100 years of Washington Park
An article in the April 27, 1939 Detroit Lakes Record carried a headline which read, "It was 'Eyesore No. 1' in 39."
This headline referred to the Washington Park grandstand that was built in 1908. Painting the wobbly structure was suggested, while others suggested wrecking it and building a new grandstand.
A frequent complaint by neighboring residents was that it was a place for undesirable "drifters" to sleep during the summer.
The 1930s is remembered as the Depression era. With World War II looming on the horizon, there really wasn't much money or time to think about a new grandstand at the ballpark.
When the war ended in 1945, interest in baseball was renewed. In 1946 the first Detroit Lakes American Legion baseball team was organized. This team contained the nucleus of the 1948 Laker team that went on to earn a berth in the Minnesota American Legion State Tournament.
With a new team playing at Washington Park, there was interest in improving the ball field.
City Engineer Winston Larson drew up plans, which were published in the Detroit Lakes Tribune late in 1947.
In early January, 1948, a front page news article listed six reasons why voters should approve two proposed bond issues; one for $20,000 for floodlights and the other for $25,000 for a new grandstand. On January 6, 1948 voters approved issuing the bonds to finance this project by a two-to-one margin.
A front page photo, right under the headline of the July 1, 1948, Detroit Lakes Tribune, shows a large crane on tracks lifting one of the eight green light towers into place.
On Friday night, twilight baseball made its debut at Washington Park when the lights were turned on at 8 p.m. -- before the start of the Lakers and Fergus Falls game. Remember, this was in the days before Daylight Saving Time.
On Aug. 11, 1948, the new $25,000 grandstand, which replaced the one built in 1908, was dedicated. Additional seating along the first and third base lines brought the seating capacity of Washington Park to over 2,500.
Other improvements included concrete dugouts, field drainage systems, new wire fences and canvas. With these improvements, the refurbished ballpark was one of the finest ballparks in Minnesota.
A big selling point for the improvements was that high school football games could be played at Washington Park under lights. Prior to the fall of 1948, high school football games were played at the Becker County Fairgrounds on a football field that was where the Food Pantry is now.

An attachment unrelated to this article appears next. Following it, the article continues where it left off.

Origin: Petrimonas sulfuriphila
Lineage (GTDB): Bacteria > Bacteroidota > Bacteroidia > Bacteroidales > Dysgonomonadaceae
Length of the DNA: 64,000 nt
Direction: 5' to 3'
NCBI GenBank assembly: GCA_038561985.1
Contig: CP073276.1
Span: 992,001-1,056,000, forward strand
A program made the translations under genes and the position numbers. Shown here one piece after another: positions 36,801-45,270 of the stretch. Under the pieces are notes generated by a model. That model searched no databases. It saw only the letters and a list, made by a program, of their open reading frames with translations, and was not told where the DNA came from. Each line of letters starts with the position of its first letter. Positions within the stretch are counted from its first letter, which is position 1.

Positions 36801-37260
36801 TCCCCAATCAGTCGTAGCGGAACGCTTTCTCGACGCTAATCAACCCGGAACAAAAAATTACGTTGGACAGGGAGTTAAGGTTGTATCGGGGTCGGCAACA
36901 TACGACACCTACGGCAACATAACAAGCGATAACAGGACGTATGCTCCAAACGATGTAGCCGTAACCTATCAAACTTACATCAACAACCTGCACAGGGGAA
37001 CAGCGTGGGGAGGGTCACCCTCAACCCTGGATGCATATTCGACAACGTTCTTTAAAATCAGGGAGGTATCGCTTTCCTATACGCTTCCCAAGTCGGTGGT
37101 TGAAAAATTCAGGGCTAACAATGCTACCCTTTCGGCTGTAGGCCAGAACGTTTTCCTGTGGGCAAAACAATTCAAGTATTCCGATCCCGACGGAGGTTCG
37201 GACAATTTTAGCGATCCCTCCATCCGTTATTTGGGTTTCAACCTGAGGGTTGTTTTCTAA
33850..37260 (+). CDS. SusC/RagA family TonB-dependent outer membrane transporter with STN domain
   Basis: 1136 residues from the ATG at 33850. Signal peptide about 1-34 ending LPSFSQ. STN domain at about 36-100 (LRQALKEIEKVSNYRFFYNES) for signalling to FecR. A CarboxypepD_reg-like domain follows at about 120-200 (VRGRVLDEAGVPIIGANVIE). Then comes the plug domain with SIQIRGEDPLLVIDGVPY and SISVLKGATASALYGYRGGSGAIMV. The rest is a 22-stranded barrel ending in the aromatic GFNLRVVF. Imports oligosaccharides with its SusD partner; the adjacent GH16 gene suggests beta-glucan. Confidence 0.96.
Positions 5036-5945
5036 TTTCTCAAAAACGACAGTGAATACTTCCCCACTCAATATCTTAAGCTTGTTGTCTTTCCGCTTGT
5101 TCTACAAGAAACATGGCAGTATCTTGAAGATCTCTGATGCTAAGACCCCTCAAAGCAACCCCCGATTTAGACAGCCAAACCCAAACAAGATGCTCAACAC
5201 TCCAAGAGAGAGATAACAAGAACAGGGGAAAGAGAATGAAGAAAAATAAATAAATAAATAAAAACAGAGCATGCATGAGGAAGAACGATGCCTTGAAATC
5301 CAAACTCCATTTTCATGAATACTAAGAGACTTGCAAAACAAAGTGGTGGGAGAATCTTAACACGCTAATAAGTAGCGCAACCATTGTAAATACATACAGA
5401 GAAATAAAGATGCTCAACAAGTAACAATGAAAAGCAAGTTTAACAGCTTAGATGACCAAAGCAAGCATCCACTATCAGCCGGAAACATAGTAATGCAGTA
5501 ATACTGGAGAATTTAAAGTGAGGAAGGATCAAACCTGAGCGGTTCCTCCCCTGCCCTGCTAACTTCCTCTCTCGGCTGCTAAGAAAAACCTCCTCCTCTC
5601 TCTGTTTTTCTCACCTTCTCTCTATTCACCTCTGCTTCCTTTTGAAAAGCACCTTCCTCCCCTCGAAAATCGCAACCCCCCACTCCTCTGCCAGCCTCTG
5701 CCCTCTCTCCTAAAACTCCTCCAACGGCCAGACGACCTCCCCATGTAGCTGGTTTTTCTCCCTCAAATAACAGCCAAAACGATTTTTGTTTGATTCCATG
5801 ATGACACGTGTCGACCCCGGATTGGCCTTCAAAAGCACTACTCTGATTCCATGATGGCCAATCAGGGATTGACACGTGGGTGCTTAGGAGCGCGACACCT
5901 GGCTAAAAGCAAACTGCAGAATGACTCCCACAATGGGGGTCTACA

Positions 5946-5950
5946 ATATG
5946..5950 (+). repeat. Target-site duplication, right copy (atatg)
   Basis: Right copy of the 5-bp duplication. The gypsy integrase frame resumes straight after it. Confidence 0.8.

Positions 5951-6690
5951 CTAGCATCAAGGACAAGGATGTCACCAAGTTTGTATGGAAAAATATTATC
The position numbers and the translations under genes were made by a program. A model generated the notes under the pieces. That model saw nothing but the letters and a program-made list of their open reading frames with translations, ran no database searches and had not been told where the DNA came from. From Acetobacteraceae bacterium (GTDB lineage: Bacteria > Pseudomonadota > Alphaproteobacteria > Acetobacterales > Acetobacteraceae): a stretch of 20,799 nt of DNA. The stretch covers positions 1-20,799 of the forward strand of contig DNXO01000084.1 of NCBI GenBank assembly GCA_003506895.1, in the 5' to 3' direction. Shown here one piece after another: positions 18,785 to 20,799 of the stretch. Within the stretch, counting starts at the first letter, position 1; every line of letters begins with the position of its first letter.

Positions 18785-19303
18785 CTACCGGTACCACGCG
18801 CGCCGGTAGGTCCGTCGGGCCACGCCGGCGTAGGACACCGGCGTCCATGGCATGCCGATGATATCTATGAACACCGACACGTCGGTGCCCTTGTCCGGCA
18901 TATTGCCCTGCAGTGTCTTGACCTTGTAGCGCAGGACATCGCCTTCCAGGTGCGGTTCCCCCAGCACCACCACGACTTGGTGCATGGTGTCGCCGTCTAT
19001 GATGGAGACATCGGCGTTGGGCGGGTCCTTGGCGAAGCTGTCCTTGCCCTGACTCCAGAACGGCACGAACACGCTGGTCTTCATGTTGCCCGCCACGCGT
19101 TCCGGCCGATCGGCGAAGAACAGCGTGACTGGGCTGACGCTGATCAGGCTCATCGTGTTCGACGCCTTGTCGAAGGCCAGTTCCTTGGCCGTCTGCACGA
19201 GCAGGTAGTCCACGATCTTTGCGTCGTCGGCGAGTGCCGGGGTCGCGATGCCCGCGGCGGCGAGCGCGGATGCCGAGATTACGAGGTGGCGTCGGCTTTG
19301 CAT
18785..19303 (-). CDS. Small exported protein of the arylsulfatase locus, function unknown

The first football game at Washington Park under the lights was September 24, 1948, when the American Legion sponsored the Lake Park and Audubon teams at the new football field. Lake Park outscored Audubon 39 to 12.
Detroit Lakes played its first football game at Washington Park under lights on October 8, 1948, when it hosted Frazee. The teams battled to a scoreless tie before a crowd of 1,500 fans.
DLHS football games were played at Washington Park for 40 seasons. On Sept. 13, 1968, the first DLHS football game was played at Mollberg Field.
After 40 years of use, the Washington Park grandstand was in dire need of improvements. In the spring of 1989 the Lakes Area Builders Association stepped up to the plate and refurbished the ballpark as their project for the year.
They cleaned out an accumulation of junk under the bleachers, fixed up the public restrooms and got the locker rooms in shape so ball players didn't have to go home wearing the same uniform they had played the night's ball game in.
Once again the ballpark had been restored to its original glory where it ranks as one of the finest ballparks in Minnesota.
It's 100 years since the first grandstand was constructed at Washington Park. This summer marks 60 years since the grandstand and lights were used for the first time. The 80-foot towers are still in use, however, the light fixtures on the tower have been replaced.
Before Washington Park was refurbished by Lakes Area Builders a "Snapshot of History" appeared in the March 23, 1989, Tribune which read:
"The original bleacher area was constructed in 1908. Because of the heavy expenses, anyone wishing to sit during games was charged 10-cent admission; those who stood could get in free."
In the same article, Beans Benson provides an oral account of one event at the ball field:
"A circus was held on the ball field once. The heavy carriages of animals got stuck in the mud, so six horses and two elephants pushed and got the wagons of animals out of the mud. It (the ball yard, which was built on a swamp) has been filled in several times. While the wagons were being pulled out, they happened to break some of the sidewalk, so the city sued the circus for the broken sidewalk. The circus people (Ringling Brothers) were very angry and swore they would never come back to this town again."
(Submitted by Harriet Davis and Becky Olerud from Becker County Historical Society)